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Suu Kyi as Lawmaker

BANGKOK, Apr 2 2012 (IPS) - Following her historic victory in Sunday’s by-elections Aung San Suu Kyi takes on a new role as opposition lawmaker, after a 22-year existence as Myanmar’s most famous political prisoner.

The 66-year-old’s presence in parliament will be fortified by other candidates from her National League for Democracy (NLD) triumphant in the landmark mini-poll on Apr.1. An informal tally by NLD has shown the party winning 40 of the 45 seats up for grabs in the 664-member bicameral legislature.

“It is not so much our triumph as a triumph of the people, who have decided that they must be involved in the political process of this country,” the beaming Nobel Peace laureate told thousands of cheering supporters gathered outside the party’s headquarters in Yangon, the former capital, on Monday.

“We hope this will be the beginning of a new era when there will be more emphasis on the role of the people in everyday politics of our country,” she added.

The voters who ensured her place in the third elections in Myanmar (also called Burma) in 50 years come from the Karen ethnic minority. It was in the Kawhmu township, home to this impoverished ethnic community on the southwestern fringes of Yangon, that Suu Kyi contested for her first seat in the 440-member ‘Pyithu Hluttaw’ (Lower House).

Suu Kyi has set her sights on the need for the rule of law and to amend the 2008 constitution among her priorities in the legislature, a body dominated by Union Solidarity and Development Party (USDP), a proxy of the Southeast Asian nation’s last military junta, and a bloc of non-elected military officers.

In the Lower House, the USDP has 219 seats following a fraud-plagued 2010 general elections – which the NLD boycotted – and the military bloc enjoys 110 seats. And, in the ‘Amyotha Hluttaw’, the Upper House, the USDP controls 123 seats and the military bloc, 56 seats.

The small numbers on the opposition benches will include the National Democratic Force (NDF), a breakaway faction of the NLD, and a clutch of ethnic minority parties and independents.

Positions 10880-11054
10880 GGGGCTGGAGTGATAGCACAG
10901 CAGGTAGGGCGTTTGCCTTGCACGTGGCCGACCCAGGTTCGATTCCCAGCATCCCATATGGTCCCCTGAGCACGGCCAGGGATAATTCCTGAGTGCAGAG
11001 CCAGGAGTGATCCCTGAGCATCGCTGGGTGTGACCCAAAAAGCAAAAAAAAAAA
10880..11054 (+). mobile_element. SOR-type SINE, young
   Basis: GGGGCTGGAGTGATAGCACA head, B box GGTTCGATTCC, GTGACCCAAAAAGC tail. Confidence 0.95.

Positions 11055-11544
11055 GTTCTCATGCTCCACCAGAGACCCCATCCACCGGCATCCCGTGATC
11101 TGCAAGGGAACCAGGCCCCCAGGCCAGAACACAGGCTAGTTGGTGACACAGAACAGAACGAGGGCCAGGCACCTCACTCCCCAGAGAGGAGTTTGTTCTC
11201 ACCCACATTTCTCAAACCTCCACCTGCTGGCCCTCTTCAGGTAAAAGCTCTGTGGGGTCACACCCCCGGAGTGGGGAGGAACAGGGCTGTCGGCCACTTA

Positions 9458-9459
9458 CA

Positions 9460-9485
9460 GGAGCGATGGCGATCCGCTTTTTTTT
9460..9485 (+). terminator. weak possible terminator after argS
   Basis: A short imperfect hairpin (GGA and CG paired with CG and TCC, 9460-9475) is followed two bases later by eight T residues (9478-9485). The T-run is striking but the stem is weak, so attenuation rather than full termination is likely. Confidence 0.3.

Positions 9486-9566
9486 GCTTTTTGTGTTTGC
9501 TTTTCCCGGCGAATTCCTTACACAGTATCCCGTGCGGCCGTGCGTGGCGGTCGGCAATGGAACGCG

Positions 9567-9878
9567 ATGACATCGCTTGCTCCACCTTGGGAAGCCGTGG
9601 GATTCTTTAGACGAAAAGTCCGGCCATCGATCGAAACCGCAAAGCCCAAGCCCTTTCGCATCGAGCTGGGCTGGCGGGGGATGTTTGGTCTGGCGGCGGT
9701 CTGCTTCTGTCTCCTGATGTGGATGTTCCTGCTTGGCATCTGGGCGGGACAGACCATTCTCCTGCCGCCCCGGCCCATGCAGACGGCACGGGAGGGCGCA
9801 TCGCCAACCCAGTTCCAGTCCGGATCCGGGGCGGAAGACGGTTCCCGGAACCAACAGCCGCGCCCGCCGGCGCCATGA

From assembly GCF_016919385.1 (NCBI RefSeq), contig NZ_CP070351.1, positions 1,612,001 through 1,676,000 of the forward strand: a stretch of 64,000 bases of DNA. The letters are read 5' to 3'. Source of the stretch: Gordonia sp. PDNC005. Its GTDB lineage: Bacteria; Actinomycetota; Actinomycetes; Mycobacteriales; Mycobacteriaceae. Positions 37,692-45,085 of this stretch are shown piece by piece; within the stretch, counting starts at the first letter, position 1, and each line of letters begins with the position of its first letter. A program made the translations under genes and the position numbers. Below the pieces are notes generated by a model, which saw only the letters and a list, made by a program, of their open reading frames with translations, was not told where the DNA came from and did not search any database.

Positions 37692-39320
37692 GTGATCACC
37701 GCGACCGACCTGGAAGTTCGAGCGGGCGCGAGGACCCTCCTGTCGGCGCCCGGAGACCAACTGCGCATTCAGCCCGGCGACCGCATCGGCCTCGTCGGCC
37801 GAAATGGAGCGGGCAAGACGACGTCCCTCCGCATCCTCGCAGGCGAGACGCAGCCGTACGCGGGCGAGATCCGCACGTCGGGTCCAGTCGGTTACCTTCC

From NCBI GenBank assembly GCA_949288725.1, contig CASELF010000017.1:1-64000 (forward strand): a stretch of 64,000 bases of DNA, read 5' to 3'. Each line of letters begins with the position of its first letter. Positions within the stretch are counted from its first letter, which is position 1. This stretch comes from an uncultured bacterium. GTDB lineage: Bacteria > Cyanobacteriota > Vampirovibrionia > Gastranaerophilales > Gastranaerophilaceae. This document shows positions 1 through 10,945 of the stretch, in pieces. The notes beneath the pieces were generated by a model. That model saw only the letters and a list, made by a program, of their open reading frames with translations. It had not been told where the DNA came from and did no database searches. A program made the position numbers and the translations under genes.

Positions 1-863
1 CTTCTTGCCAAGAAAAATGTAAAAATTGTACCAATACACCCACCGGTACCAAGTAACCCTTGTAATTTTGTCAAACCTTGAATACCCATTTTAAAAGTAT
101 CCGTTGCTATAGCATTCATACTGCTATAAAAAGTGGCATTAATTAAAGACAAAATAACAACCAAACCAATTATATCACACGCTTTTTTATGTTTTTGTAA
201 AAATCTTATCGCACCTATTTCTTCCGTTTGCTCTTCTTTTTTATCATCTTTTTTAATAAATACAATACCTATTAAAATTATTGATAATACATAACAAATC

While the NLD will only add marginal weight to the opposition numbers, it is Suu Kyi’s performance in parliament that analysts say will serve as a yardstick to measure how much space a “loyal opposition” will enjoy in Myanmar’s changing political landscape under President Thein Sein.

And besides the reformist Thein Sein, whose one-year-old quasi-civilian government has been dismantling five decades of oppressive military rule, Suu Kyi will also have to engage with the powerful speaker of the Lower House, Shwe Man, a former general like Thein Sein, who is also competing for the reformist’s mantle.

“All sides will have to adjust to the new realities to pursue the current pace of reform,” says Aung Naing Oo, deputy director of the Vahu Development Institute, a think tank helping to shape public policies in Myanmar. “The government will have to come to terms with a strong voice like Aung San Suu Kyi’s in parliament for the first time.”

She will have to negotiate with the USDP and the military bloc if she wants to “expand her role from being a minority member in parliament to introducing new laws,” he told IPS. “This means even reaching out to the army chief (Gen. Min Aung Hlaing) who directs the votes of the military bloc in the parliament.”

The “surprising” presence of reform-minded parliamentarians within the pro-government camp will be a fertile ground for Suu Kyi to establish her opposition credentials, adds Win Min, a Myanmar national security expert. “She had a friendly meeting with Shwe Man during a recent visit to Naypidaw (the capital).”

She could also play a “balancing role” to help “reduce the ongoing tension between the parliament and the president since both need her,” he explained in an interview. “The president will need her to help lift the (economic) sanctions (imposed by the United States and the European Union) and the speaker will need her to increase its power in a non-threatening way.”

For Myanmarese like Zinn Linn a vibrant opposition in parliament harks back to an era before the 1962 military coup. “They were known for their passionate debates and open challenges to the then prime minister U Nu,” said the 65-year-old who lives in exile in Bangkok. “The government’s programmes came in for severe scrutiny.”

The opposition heroes of that era, including Aung Than, an uncle of Suu Kyi, were part of the left-leaning bloc that was challenging the U Nu administration, elected to power as the country’s first government after colonial rule ended.

“The political and parliamentary culture of that time was shaped by British traditions, so the role of an opposition was accepted,” Zin Linn told IPS.

There were few expectations of such a revival following the return of opposition politics after the 2010 general elections. The previous British parliamentary traditions had, after all, given way to the dominant military culture that had crushed all dissent since 1962.

Yet Suu Kyi’s arrival could change the equation following the by-elections. “The government has permitted that space and it has been received positively,” says David Scott Mathieson, Burma researcher for the global rights campaigner Human Rights Watch.

“The opposition is not in any way close to being robust, but what they have done, using the legislative process in a limited way, has surprised many people,” he explained to IPS. “Suu Kyi joining these ranks would help in this transition.”

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